- Avoid triggering or exacerbating factors
- Topical steroids
- Adequate diet to address nutritional deficiencies
- Condy's crystals solution
- Soaking in salty water
- Soaking in white vinegar
- Where gloves if protection from irritants is required
- Reduce nickel in diet
- Avoid alcohol and caffeine
- Light treatment
- Wear cotton gloves to prevent scratching and limit exposure to germs
- Avoid chemical irritants such as soaps and detergents
- Leg swelling can be controlled by using the following measures:
- Avoid standing for long periods
- Do regular exercise
- Elevate feet when possible (especially while sleeping)
- Wear compression stockings once skin condition is under control
- Measures to treat skin condition include:
- Antibiotics if infection develops
- Avoid scratching or rubbing the affected area
- Avoid further damage or injury to the skin
- Dry oozing patches with Condy's solution or dilute vinegar
- Varicose veins may require surgical removal or scleropathy
- Treatment is aimed at reducing itching and inflammation. Identification and avoidance of triggering allergens is the most effective treatment but sometimes the allergen can't be identified or is not completely avoidable so other measures need to be utilized: moisturising the skin stops it from drying out, corticosteroid creams reduce inflammation (various strengths may be used depending on the severity of the condition) and antihistamines alleviate itching. Severe outbreaks may require oral corticosteroids. UV light therapy may benefit some cases. Newer topical medications such as tacrolimus and pimecrolimus may be used in some cases but their link to certain cancers is still under scrutiny. An example of a detailed treatment plan is outlined below but obviously these requirements may vary depending on various individual factors:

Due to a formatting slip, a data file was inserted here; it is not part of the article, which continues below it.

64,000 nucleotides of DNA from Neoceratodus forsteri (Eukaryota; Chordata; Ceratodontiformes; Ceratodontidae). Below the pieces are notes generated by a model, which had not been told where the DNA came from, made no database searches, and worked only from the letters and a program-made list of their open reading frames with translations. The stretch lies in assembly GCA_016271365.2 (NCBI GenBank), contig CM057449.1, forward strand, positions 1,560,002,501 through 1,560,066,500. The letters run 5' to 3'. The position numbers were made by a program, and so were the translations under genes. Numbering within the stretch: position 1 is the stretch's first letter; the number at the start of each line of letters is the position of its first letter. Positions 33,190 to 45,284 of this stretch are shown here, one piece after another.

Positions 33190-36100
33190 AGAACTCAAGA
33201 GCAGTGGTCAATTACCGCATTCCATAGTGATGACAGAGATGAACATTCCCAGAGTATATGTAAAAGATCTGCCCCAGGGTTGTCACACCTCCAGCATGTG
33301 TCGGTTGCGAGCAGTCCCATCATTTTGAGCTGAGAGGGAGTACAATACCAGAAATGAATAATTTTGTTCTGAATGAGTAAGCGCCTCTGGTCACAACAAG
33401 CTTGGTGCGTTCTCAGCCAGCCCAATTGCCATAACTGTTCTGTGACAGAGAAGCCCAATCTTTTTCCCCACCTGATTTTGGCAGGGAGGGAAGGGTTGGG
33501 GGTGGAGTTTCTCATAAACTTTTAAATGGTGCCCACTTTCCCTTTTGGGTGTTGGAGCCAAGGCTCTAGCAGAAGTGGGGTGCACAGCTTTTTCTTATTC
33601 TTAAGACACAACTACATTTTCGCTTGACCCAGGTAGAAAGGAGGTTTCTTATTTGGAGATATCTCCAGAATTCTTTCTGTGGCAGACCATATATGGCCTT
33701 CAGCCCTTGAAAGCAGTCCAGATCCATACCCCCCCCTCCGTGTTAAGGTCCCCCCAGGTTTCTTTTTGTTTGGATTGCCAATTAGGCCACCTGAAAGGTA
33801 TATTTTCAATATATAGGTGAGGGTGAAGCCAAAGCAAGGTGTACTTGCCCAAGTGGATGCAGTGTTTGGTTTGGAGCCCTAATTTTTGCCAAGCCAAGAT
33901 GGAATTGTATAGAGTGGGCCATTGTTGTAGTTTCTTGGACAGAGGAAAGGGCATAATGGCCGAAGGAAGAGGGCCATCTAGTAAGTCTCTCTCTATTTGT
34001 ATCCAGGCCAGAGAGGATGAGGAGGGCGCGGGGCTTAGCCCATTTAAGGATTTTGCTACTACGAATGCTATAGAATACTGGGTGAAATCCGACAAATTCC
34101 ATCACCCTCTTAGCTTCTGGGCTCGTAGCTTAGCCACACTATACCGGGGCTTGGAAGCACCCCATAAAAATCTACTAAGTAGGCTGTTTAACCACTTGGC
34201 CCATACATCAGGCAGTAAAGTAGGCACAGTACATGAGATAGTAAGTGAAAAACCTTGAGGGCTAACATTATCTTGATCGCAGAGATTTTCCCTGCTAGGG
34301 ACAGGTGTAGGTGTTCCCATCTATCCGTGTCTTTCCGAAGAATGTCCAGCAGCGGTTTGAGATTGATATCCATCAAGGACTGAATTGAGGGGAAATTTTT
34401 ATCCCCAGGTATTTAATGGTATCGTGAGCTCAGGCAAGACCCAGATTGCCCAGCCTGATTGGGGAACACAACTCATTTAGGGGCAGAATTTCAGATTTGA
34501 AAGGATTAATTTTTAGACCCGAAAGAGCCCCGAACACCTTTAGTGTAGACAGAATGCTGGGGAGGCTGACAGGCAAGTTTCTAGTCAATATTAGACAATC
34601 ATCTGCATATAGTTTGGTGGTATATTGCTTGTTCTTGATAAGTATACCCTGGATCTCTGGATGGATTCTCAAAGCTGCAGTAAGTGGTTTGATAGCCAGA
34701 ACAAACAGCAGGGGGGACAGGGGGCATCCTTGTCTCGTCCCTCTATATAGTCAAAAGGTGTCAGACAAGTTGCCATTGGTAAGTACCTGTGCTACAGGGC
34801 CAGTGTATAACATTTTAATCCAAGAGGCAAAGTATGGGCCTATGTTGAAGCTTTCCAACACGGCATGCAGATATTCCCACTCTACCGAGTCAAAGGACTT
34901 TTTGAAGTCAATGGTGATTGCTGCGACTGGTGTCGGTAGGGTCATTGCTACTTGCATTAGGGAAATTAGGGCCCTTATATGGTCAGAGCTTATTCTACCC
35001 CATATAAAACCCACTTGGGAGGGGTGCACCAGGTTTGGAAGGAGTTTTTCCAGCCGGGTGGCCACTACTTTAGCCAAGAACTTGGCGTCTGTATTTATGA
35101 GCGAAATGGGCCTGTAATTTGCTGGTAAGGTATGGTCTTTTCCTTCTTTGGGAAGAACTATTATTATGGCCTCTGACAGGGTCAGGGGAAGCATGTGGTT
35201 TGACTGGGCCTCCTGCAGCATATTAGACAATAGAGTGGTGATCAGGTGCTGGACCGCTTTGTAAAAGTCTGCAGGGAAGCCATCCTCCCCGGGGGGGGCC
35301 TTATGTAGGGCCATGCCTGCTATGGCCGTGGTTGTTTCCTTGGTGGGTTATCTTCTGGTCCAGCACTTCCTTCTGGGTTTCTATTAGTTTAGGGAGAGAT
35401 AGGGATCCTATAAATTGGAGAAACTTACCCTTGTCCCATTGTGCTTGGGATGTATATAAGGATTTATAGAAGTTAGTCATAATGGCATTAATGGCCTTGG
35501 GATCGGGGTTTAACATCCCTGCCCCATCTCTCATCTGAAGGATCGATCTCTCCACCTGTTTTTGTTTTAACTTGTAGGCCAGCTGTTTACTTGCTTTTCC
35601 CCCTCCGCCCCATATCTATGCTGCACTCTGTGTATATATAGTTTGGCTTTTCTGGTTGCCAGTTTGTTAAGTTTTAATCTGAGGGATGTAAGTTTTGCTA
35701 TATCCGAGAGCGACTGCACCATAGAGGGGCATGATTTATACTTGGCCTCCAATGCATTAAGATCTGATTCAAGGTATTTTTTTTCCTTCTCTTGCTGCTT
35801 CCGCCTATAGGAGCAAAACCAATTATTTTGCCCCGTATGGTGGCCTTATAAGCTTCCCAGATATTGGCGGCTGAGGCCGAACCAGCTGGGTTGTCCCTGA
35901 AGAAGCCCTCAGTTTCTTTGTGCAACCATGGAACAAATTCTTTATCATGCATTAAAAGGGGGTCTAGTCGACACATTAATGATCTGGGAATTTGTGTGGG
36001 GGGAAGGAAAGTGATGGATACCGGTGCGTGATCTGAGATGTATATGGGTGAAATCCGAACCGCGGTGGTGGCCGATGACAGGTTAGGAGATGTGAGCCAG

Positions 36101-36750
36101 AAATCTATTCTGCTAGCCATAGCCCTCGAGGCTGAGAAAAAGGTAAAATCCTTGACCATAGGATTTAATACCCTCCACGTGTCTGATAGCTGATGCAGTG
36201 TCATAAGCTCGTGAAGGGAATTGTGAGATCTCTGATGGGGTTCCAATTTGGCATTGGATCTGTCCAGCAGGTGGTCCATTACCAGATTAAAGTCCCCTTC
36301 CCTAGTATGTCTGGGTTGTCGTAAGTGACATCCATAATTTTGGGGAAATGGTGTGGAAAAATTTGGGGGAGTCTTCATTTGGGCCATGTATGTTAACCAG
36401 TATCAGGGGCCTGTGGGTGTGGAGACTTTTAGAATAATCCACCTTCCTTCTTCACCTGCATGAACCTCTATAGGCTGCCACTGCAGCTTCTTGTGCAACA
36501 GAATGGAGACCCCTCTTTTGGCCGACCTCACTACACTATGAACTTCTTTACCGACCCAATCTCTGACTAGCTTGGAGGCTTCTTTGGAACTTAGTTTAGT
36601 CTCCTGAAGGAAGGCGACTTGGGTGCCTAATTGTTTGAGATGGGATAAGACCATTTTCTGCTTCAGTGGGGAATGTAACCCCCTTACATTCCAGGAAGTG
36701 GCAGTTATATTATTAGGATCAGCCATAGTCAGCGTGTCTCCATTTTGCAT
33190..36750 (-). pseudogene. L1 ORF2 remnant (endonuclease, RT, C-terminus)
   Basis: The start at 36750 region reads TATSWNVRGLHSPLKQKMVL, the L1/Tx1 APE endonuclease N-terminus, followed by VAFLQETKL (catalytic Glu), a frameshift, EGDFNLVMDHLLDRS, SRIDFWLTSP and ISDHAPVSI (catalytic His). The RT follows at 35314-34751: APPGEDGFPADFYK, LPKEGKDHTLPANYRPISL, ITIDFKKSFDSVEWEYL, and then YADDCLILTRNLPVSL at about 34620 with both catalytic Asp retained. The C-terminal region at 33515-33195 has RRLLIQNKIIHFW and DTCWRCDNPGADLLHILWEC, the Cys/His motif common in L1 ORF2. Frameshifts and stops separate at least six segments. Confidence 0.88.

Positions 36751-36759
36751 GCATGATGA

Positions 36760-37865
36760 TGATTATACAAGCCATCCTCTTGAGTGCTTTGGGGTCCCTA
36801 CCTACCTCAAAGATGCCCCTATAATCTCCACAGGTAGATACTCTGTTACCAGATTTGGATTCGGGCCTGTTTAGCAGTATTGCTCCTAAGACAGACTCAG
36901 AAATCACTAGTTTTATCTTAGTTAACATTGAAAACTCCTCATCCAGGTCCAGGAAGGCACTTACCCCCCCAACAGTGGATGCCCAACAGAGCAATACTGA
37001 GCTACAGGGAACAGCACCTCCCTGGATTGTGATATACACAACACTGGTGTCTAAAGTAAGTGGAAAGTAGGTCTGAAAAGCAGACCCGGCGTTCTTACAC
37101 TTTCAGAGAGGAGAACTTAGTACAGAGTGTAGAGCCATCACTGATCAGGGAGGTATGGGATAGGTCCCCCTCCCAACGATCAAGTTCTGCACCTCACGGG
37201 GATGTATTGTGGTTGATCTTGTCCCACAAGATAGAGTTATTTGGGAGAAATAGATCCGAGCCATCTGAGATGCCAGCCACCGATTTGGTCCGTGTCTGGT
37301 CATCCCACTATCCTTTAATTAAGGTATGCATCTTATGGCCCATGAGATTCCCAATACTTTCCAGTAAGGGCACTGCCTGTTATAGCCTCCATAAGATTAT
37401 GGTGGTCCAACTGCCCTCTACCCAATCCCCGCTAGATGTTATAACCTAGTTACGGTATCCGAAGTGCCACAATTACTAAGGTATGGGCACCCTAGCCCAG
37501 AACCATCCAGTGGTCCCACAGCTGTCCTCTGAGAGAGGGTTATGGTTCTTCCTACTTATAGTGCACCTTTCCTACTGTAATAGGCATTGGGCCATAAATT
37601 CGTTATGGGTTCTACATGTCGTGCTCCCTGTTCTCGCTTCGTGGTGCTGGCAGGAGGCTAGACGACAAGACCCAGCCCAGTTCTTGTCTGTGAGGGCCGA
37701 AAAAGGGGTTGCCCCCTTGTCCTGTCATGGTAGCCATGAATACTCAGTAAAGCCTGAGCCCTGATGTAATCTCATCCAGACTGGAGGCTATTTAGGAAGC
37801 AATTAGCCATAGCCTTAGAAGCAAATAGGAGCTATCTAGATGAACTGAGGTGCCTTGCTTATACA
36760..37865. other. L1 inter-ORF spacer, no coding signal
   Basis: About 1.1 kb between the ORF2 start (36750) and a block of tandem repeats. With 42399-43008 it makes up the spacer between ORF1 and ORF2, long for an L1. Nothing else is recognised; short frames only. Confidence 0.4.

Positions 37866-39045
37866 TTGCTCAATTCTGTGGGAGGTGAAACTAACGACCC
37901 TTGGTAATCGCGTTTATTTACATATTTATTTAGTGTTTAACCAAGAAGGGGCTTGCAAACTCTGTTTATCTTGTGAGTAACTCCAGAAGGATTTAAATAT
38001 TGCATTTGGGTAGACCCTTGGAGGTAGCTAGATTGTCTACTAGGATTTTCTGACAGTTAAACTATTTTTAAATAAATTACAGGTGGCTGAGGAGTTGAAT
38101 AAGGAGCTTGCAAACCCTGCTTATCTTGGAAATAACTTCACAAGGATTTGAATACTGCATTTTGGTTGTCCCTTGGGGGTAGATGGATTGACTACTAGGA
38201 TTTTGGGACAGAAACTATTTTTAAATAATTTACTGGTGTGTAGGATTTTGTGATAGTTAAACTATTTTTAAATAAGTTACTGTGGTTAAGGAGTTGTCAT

- Steps for Managing Eczema:
- Bathe only once every 1-2 days - over-bathing can dry the skin.
- Use bath oil to help moisturise skin e.g. Dermaveen, Hamilton's Alpha Ker or QV
- If skin is weeping, avoid bathing with other people to reduce risk of infection
- Oatmeal baths may sooth the skin - plain rolled oats in a stocking placed in the bath may be used instead of commercial oatmeal based bath products.
- Keep the nails short and wear a covering over the hands (gloves or socks) to avoid night-time scratching as the patient is often unaware that they are scratching
- Using low-allergenic washing powders
- Wear cotton clothing as other materials increase sweating and rubbing on the skin
- Moisturise twice a day. It may take some experimentation to find a cream that doesn't irritate the skin. Avoid creams with mineral oils. Commonly used brands include: Alpha Keri, Cetaphil, QV, Dermaveen and Hamiltons
- Oils such as olive oil (extra-virgin) may be used as a moisturizer. Nut oils may be problematic for some people as they may contain protein allergens
- A topical cream called Pimecrolimus may be used to treat eczema - it is non-steroidal and doesn't cause thinning of the skin. Strong steroid-based topical creams may be needed for more resistant patches.
- Use 1-3 Condy's crystals in the bath to dry out weeping eczema lesions - NB these crystals can stain porcelain baths and towels pink. Very red dry skin may benefit from using QV Flare Up Bath Oil.
- Use topical antibacterial cream for infected eczema - oral antibiotics may be recommended in more severe cases.
- Avoid environments that are excessively hot, cold or dry as they can exacerbate skin symptoms
- Avoid any food, chemical or other triggers that may cause or exacerbate symptoms
- Skin lesions may be wrapped in cotton bandages to reduce scratching and allow topical moisturizers and steroid creams to stay on the skin and absorb better
- Avoid or reduce exposure to allergens such as dust mites and moulds. Measures may include: dust mite protective bedding; wash bedding in hot water; air mattress on hot or dry days; dust room with a wet rag; use a dust mite filter on the vaccum cleaner and vacuum regularly; use mould resistant paint on bathroom walls; remove obvious mould which can grow in dark, warm, damp areas; be aware of other sources of mould e.g. pot plants, grasses, compost and water-based air conditioners